Ralph Breaks the Internet
Mission: Impossible - Fallout
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All Critics (3)
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It hits the same note a little too often, but as long as you know that another subversion is just around the corner, you'll be as thrilled by the movie as I am.
It's brilliantly directed and co-written by Nagisa Oshima.
while it's ultimately quite clear what Oshima is getting at, the means by which he gets there become more irritating than enlightening.
This is a fascinating, expertly directed film. And apparently, the story's initial premise (a young Korean man condemned for murdering two Japanese school girls) is even true.
The film proclaims its purpose immediately, by directly interrogating the viewer about his feelings on capital punishment. Presented through stark text cards, the central nag is (paraphrasing) "For those of you in favor of capital punishment, have you ever seen an execution?" Director Nagisa Oshima (best known in the States for "In the Realm of the Senses" and "Merry Christmas, Mr. Lawrence") goes on to introduce the floorplan of what appears to be a real execution chamber, a quaint bungalow tucked away in the corner of a large prison.
From there, we are introduced to the central character "R." (shades of Kafka?), who is about to be hanged in a highly ritualized procedure. We are told that hanging victims are pronounced dead once their heart stops, and this can take up to 15 minutes after the hanging. But in this case, R.'s heart mysteriously persists and he slowly slips back to functional consciousness. Except...he has amnesia, and remembers almost nothing about the world around him.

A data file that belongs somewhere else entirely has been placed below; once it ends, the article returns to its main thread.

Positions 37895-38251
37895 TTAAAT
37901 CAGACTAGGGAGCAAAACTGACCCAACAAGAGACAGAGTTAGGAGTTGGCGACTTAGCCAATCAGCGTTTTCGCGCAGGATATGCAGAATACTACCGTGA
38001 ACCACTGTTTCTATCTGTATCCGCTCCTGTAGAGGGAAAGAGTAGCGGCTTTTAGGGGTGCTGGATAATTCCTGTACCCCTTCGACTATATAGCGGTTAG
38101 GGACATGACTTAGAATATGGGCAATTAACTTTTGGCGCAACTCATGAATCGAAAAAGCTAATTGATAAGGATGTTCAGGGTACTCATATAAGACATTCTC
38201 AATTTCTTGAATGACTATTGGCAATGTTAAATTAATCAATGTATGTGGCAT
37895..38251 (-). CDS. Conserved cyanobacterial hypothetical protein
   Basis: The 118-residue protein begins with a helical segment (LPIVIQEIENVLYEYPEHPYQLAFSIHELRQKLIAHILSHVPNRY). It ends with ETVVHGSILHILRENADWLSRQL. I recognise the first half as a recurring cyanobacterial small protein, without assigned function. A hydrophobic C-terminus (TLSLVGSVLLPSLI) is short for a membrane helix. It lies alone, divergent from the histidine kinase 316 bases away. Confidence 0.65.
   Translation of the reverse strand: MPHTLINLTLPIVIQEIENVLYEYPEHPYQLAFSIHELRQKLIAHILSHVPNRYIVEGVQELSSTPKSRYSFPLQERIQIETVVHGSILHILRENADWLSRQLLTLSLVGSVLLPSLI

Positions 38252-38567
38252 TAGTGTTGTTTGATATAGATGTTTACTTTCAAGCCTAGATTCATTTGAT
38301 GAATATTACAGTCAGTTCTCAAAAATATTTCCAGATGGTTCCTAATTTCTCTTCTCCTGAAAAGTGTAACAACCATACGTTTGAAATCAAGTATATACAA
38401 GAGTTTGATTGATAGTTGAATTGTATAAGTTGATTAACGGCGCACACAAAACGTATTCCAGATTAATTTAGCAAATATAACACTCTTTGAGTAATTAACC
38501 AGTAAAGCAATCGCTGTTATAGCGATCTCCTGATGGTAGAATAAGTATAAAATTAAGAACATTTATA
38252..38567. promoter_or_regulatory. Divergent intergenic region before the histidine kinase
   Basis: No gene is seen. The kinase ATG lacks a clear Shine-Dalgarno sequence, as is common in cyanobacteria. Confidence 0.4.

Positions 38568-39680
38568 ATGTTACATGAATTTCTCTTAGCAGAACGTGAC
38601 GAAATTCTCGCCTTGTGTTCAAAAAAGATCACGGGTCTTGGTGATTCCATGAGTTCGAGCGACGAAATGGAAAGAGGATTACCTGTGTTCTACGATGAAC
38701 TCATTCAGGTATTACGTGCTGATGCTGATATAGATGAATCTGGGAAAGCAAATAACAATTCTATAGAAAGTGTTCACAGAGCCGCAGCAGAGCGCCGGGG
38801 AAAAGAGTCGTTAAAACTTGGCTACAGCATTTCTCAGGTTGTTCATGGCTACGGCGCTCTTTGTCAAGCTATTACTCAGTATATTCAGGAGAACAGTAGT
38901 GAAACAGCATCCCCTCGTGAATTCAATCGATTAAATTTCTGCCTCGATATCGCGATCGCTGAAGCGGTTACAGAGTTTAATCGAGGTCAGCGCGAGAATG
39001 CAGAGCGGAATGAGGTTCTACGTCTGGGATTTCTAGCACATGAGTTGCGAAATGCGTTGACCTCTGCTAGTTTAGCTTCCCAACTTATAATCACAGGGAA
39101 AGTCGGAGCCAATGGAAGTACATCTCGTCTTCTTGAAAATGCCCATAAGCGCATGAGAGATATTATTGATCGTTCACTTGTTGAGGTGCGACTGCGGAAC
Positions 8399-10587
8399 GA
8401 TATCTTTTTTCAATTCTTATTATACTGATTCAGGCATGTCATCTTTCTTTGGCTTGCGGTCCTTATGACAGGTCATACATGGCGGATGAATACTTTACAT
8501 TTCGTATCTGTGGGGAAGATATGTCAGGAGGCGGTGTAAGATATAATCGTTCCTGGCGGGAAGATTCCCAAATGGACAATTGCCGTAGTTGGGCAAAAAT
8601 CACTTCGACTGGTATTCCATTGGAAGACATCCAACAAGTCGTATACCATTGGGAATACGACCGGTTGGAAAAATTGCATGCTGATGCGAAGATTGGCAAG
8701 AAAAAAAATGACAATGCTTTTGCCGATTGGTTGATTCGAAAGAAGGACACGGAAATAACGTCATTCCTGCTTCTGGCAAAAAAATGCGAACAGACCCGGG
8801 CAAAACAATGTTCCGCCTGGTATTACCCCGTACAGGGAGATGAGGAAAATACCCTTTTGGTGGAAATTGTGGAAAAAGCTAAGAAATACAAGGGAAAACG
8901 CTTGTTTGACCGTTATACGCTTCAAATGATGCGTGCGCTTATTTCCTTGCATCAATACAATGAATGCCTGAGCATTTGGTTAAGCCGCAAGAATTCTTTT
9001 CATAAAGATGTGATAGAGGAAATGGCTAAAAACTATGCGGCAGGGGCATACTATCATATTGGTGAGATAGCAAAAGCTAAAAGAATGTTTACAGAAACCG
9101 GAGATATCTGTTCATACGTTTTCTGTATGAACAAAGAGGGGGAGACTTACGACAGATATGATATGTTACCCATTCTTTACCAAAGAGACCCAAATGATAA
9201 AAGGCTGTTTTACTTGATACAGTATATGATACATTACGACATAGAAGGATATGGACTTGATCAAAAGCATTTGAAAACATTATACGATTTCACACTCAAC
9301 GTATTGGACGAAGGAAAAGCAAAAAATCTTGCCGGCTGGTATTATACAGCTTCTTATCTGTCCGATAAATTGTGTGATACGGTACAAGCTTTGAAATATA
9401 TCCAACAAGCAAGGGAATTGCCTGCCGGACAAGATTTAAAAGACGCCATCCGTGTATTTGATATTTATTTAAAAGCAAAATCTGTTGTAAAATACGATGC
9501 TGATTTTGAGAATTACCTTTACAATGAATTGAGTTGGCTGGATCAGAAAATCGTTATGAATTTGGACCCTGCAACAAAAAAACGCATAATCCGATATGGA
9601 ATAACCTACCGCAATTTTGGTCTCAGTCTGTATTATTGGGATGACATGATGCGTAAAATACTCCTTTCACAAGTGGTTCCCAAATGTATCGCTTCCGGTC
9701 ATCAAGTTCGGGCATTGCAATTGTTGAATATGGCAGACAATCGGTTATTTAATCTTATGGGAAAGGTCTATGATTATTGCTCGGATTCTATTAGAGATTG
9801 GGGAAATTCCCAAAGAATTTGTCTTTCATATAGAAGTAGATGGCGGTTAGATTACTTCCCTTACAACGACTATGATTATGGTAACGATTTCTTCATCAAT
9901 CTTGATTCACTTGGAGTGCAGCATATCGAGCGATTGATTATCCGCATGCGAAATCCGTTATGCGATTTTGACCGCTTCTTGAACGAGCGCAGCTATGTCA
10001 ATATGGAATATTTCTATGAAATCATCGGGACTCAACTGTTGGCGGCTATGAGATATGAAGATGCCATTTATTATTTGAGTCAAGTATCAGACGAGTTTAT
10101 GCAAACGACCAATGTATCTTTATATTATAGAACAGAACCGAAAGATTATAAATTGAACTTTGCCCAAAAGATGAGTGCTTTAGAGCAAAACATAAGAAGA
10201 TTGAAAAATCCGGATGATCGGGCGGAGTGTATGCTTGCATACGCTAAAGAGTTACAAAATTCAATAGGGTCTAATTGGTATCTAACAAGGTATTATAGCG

The execution crew is faced with an unprecedented intellectual dilemma. The Catholic priest insists the last rites freed R.'s soul from his body, and thus the remaining person is not the same man (and should not be punished for the earlier crime). Also, the police have a rule about the condemned recognizing their guilt before death, and now R. has no idea he has committed a crime. Oops.
The hapless police come up with the solution of jarring R.'s memory by awkwardly reenacting incidents from his life. And this is where the tale starts to resemble the delightful, dark satire of Luis Bunuel. There is a surprising number of genuine laughs, and the comic acting may even turn a little too burlesque at times. However, the problem becomes more complex as the hours pass, reality blurs and all characters involved begin to question their beliefs and past transgressions. The issue of racist treatment of Koreans in Japan also becomes an important element.
"Death by Hanging" is a bit overlong at 117 minutes, and the laborious process of the various stagings slightly wears out its welcome. Still, this is a provocative film which can breed debate both about capital punishment and about simply *what happened* as the story turns more surreal.
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